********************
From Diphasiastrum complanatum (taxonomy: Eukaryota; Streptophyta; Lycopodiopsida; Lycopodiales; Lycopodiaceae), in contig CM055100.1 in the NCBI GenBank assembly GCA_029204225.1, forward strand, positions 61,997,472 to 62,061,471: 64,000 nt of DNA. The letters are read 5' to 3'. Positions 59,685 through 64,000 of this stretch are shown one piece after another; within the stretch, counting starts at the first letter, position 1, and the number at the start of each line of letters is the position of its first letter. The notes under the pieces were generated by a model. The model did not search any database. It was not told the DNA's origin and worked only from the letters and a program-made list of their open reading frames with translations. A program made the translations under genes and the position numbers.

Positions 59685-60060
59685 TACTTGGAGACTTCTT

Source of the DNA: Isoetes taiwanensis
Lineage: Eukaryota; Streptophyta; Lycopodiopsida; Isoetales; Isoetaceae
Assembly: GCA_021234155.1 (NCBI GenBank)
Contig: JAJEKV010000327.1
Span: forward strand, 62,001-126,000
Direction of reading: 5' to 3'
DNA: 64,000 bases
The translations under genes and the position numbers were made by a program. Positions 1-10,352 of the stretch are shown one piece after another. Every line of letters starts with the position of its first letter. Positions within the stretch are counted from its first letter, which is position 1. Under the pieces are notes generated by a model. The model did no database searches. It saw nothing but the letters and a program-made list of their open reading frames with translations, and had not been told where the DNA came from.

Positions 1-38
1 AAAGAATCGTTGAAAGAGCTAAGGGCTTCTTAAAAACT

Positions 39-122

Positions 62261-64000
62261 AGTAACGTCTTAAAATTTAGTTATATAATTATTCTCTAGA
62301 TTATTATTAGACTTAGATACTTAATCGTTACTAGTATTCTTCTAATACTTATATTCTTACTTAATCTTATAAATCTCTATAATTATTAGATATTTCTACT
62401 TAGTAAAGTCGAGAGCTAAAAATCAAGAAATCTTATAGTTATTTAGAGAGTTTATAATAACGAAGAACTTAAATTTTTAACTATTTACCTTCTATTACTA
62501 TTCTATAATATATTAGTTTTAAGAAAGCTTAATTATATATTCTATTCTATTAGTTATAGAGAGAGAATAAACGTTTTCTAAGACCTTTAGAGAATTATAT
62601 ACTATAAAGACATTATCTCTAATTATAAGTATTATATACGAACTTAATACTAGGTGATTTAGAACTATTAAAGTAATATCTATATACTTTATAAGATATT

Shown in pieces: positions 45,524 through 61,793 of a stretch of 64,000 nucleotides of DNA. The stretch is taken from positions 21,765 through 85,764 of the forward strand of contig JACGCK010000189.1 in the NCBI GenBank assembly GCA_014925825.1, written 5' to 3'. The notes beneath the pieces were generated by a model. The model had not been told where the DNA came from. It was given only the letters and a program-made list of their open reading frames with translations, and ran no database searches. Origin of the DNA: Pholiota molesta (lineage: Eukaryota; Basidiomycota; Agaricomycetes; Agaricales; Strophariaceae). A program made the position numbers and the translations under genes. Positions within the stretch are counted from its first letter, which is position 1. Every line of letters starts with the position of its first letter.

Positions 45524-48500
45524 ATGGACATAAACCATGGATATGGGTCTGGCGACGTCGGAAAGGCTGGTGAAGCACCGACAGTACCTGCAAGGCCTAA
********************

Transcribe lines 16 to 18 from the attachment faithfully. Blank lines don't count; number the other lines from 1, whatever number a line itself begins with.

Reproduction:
62261 AGTAACGTCTTAAAATTTAGTTATATAATTATTCTCTAGA
62301 TTATTATTAGACTTAGATACTTAATCGTTACTAGTATTCTTCTAATACTTATATTCTTACTTAATCTTATAAATCTCTATAATTATTAGATATTTCTACT
62401 TAGTAAAGTCGAGAGCTAAAAATCAAGAAATCTTATAGTTATTTAGAGAGTTTATAATAACGAAGAACTTAAATTTTTAACTATTTACCTTCTATTACTA